Security Strategy, Plan, Budget, Cloud Security

Out with the old: adopting a SASE-first mentality

Today’s columnist, Etay Maor of Cato Networks, writes that Gartner may come up with innovative new terms, but companies need to decide which option works best for them: SSE or SASE? (Credit: Gartner)

After an unpredictable and incredibly challenging year, the economy has mostly recovered from the pandemic. Over the summer, employers aggressively added hundreds of thousands of jobs, many of which include at least some amount of remote work. Most enterprises now recognize the benefits of hybrid work for employee engagement and efficiency, and especially with the most recent Omicron wave, it’s become clear that the pre-pandemic status quo of every employee working together in a single office five days a week has become a thing of the past.

With the popularization of hybrid work, businesses are challenged to manage disparate networks with many new remote points of connection constantly being added from private offices. Organizations must rethink security to capture the increase in global connectivity without compromising the efficiency of hybrid work. Security Access Service Edge (SASE) will help companies more effectively manage enterprise security strategy in the evolving hybrid work environment. Adopting a SASE-first mentality will complement the advances needed for a modern workplace while securing the network wherever an employee sits. In fact, Gartner predicts that by 2024, at least 40% of enterprises will have explicit strategies to adopt SASE.

SASE protects all points of connection

Each time an employee logs on from a remote location, a new connection point gets created. For large enterprises, this can easily mean thousands of new connection points are created simultaneously every day. If the security team cannot monitor these new branches all together, it puts the organization at considerable risk. Each of these unmonitored points exists as an attack vector, opening the gates and inviting cybercriminals to access the network. However, in a hybrid work environment, it’s nearly impossible for the IT team to manually manage all connection points around the clock.

With a SASE architecture, the management layer gets centralized through a single and secured cloud point of connection (POC). Instead of individually approving each point, the IT team only needs to concern itself with administrating the single cloud checkpoint where they meet. Moving data center environments and applications onto the cloud will let the SASE architecture automate and modernize secure access to them.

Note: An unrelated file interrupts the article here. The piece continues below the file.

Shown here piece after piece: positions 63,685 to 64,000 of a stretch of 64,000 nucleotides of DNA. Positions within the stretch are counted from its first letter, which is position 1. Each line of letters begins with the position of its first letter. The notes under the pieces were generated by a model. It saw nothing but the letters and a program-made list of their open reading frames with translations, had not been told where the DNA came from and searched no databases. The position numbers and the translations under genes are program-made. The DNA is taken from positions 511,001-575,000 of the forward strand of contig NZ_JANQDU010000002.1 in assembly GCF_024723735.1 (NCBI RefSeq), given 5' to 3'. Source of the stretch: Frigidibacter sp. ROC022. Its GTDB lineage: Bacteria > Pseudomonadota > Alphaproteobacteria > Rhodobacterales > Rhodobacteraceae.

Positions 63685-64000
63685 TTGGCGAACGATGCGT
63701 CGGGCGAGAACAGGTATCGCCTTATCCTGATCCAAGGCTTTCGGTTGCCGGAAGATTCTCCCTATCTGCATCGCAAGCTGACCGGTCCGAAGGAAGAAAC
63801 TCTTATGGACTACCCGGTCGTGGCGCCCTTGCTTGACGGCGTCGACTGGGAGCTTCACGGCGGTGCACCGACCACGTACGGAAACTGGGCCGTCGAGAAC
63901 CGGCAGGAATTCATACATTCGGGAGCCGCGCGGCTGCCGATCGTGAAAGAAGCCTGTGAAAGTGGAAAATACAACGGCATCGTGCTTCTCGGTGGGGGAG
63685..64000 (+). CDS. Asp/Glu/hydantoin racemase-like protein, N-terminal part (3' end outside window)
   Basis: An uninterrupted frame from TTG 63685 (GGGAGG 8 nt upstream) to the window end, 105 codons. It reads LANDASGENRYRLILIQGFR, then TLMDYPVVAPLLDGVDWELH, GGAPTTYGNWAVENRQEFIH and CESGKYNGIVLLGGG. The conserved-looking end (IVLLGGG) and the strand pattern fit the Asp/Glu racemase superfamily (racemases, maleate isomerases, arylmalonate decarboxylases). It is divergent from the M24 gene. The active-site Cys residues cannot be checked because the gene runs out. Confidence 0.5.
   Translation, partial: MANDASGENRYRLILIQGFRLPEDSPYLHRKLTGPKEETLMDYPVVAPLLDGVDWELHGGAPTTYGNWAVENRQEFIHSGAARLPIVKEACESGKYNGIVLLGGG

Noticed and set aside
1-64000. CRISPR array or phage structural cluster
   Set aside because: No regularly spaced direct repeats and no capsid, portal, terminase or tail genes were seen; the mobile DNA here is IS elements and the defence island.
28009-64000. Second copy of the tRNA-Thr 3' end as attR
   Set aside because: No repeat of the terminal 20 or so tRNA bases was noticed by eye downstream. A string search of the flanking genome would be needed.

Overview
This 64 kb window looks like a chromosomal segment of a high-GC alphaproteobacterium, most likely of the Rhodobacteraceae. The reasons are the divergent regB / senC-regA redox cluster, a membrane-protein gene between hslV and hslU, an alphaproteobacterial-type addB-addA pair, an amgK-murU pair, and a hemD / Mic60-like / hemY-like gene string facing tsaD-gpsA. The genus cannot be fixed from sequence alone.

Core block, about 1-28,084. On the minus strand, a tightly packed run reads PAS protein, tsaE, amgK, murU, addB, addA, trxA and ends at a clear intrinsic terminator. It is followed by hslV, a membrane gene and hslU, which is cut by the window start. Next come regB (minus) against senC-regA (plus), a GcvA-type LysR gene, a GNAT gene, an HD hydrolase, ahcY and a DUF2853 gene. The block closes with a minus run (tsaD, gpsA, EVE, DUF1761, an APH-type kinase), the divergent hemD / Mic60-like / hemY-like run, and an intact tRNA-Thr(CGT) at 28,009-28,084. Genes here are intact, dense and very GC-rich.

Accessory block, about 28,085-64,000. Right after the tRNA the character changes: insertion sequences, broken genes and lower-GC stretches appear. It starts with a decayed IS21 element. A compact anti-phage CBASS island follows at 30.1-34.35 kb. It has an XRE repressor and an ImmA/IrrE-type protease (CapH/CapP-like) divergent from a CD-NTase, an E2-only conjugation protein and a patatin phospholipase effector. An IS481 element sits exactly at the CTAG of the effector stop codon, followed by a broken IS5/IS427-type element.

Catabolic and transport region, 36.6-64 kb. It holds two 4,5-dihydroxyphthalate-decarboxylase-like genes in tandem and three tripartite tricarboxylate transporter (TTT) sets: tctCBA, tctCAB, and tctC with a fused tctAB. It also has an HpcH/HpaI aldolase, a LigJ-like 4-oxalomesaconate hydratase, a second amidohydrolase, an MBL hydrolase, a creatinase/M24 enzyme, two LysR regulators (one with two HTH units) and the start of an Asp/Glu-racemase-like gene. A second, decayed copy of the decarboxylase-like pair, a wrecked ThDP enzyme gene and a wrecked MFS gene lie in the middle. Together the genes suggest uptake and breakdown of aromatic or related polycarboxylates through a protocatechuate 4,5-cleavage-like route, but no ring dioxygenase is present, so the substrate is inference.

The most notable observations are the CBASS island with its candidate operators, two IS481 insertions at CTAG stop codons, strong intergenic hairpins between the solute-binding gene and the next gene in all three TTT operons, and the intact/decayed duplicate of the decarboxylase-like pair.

SASE seamlessly prevents threats as data moves from the endpoint through the cloud pipeline. Regardless of the type of data requested, it will have to go through secure web gateways (SWGs), cloud access security brokers (CASBs), firewalls and zero-trust network processes before it can be obtained. Therefore, no matter where and how many points of connection are created, the SASE network monitors access and inspects traffic for attacks at scale without tedious manual monitoring, saving on labor costs while reducing risk.

Security first

There are many considerations enterprises need to make when selecting their network solutions and architectures; however, there’s one that security teams should  focus on. Companies must make security the first priority when deciding on any new network solution, especially given the recent surge in cyberattacks. When companies treat security as an add-on instead of an integrated feature, security gaps are created.

Given that SASE operates from the cloud, it eliminates the costs associated with traditional hardware. The team can conduct network maintenance virtually and simultaneously. Further, SASE’s intuitive architecture lets it recognize and categorize traffic originating from outside the network that may pose a threat. This eliminates many security gaps when the security system innately understands and encapsulates the entire network, seamlessly working in the background around the clock. Covered by the SASE architecture, employees experience better performance from the security services that keep them protected outside the corporate network.

Simplifying deployment and safeguards

Hybrid work can benefit for most employees – except maybe the network operation admins. The same perk that can offer flexibility and balance for many employees can also pose as an additional challenge for operations admins to enforce troubleshooting and remediation routines when employees are outside of their physical access.

SASE comes in handy as upkeep becomes available instantaneously and virtually. With enforcement across emerging and traditional risk vectors, SASE deploys risk evaluations to simplify network operations. Operation admins can focus their efforts on maintaining the overall network performance rather than chasing down its countless subsidiaries.

As hybrid and remote work becomes the standard for every large organization, SASE adoption has become crucial to simplify and strengthen network security. Compared to SASE’s intuitive edge protection and cloud transformation, many organizations will soon find that the moving application access and threat inspection to a cloud-delivered architecture means a reduction in risk and a more agile business.

Samantha Madrid, vice president of security strategy and business, Juniper Networks

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